The Hard Rock Hotel and Casino in Las Vegas is no more. On Monday morning, after a weekend-long party, the 25-year old landmark closed. The building is not going anywhere, but when it re-opens in the fall, it will be Virgin Hotels Las Vegas. The giant Stratocaster will be gone, the music theme will be a memory.
Full closure was Plan B
Virgin Group, led by Richard Branson, bought the Hard Rock in March 2018. The property was always going to be transformed into Virgin Hotels Las Vegas, but the original idea was to do a phased closure. Part of the property would shut down for four months while the rest stayed in operation and then everything would close for four months. After further review, though, it was determined that a full shut down was best.
“We determined that a phased closing of four months, followed by a total closure of four months was not efficient from a construction process nor could we provide a hospitality service experience our guests deserve,” said Virgin Hotels Las Vegas’s chief executive officer, Richard “Boz” Bosworth.
Buy a black light, too
And so now it’s time to clear the place out. As part of that effort, Virgin is selling furniture from the hotel. In a hell of a deal if you don’t mind used furniture and whatever might have occurred on top of it, you can buy an entire room for pretty damn cheap.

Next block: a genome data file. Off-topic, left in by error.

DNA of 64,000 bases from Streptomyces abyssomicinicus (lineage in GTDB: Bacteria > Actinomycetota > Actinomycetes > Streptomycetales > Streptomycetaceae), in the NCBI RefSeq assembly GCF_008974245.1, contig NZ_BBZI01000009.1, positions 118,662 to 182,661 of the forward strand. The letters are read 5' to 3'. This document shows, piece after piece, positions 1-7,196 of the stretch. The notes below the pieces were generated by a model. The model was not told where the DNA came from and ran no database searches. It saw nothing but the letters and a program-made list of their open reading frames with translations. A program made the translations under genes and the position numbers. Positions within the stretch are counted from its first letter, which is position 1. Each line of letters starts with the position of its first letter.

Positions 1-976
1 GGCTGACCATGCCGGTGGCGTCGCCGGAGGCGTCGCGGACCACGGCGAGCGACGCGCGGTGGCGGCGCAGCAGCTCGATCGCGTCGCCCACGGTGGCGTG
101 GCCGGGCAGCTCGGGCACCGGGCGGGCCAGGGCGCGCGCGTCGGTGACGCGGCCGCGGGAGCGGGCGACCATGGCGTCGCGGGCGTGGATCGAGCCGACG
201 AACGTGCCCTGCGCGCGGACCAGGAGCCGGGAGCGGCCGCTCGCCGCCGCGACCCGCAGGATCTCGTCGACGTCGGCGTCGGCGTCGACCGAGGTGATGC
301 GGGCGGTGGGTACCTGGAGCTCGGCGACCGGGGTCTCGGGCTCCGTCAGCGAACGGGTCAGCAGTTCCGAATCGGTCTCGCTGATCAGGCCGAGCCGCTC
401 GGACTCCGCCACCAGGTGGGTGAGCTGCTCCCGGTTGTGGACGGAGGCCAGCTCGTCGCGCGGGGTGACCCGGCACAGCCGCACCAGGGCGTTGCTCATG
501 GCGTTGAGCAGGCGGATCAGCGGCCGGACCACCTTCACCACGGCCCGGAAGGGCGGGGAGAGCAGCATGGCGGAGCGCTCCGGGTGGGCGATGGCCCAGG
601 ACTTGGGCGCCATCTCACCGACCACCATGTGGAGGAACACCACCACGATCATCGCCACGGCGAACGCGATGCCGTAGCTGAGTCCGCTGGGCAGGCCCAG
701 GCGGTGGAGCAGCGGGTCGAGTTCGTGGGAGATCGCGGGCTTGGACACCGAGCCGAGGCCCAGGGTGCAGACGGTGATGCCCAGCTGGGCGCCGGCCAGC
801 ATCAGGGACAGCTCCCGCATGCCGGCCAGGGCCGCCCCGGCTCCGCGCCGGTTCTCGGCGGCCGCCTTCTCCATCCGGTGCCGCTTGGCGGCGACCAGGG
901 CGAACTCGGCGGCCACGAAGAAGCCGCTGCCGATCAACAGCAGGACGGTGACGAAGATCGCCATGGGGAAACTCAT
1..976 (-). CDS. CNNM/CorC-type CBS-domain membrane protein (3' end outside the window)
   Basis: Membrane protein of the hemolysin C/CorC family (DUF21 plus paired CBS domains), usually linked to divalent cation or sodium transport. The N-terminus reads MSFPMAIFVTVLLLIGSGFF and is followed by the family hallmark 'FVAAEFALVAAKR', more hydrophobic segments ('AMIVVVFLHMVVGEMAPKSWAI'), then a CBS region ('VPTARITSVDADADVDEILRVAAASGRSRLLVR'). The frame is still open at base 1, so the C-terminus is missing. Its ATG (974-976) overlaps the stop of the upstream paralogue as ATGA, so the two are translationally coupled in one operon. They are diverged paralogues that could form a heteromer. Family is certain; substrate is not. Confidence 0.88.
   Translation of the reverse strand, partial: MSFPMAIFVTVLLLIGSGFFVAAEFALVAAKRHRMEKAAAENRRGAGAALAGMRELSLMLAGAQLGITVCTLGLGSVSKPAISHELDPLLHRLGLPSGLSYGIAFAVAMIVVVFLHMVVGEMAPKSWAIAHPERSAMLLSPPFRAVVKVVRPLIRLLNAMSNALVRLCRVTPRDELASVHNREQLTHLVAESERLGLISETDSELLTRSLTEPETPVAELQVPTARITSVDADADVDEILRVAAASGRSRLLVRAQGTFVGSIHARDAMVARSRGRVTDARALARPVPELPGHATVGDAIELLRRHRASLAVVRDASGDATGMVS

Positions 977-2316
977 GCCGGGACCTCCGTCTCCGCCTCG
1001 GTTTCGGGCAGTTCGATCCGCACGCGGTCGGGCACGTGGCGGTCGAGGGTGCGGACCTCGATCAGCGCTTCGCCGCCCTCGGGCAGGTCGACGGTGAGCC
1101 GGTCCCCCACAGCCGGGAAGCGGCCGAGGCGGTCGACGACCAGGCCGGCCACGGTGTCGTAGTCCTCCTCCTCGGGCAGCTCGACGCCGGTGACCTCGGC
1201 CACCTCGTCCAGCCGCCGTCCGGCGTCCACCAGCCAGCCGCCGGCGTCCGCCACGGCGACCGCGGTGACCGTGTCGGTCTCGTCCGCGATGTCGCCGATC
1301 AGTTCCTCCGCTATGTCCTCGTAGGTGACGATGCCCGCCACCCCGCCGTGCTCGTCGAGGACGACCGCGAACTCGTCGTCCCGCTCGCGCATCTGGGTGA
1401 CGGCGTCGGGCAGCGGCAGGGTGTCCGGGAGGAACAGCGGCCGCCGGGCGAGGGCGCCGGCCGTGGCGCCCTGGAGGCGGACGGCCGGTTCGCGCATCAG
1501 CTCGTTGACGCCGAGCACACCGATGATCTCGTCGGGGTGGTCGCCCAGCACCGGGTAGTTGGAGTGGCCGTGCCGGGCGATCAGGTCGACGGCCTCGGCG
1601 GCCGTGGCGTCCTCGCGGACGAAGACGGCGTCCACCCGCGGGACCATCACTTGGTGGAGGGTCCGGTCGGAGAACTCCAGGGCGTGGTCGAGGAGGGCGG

A two-room package costs just $800. That includes a king or queen bed frame and headboard, a pair of nightstands, sofa, ottoman, one end table, two lamps, dresser, desk, chair, and TWO 42” or larger televisions. Those who just need either the living room or bedroom can buy one room for $400.
There is no set date for the grand re-opening, only that it is expected to happen in the fall. The new property will have a “modern desert” theme and will include a 60,000 square-foot casino.
Virgin hopes that the excitement the Hard Rock brought to Las Vegas can continue despite the change.
“All that good energy (at Hard Rock) needs to be carried forward,” Bosworth told the Las Vegas Review-Journal. “I think we’re going to be as meaningful and as relevant as Hard Rock was in the late ’90s.”
Virgin hopes staff returns
One major problem stemming from the renovation is that the vast majority of Hard Rock’s 1,600 employees are out of work. Many likely found new jobs last year after the closure announcement, and for good reason. Virgin, of course, needed people to keep working through the closing date, so to tempt people to stay put and at the same time help them out, the company instituted the “Stick Around and Come Back Program.”
With “Stick Around,” any employee who remained with Hard Rock until Monday was given up to ten weeks pay as a bonus (one might assume that the exact amount has to do with tenure, but no details were made public). In addition, anyone who wants to return to their jobs when the property re-opens as Virgin Hotels Las Vegas will get their old jobs back without interviewing.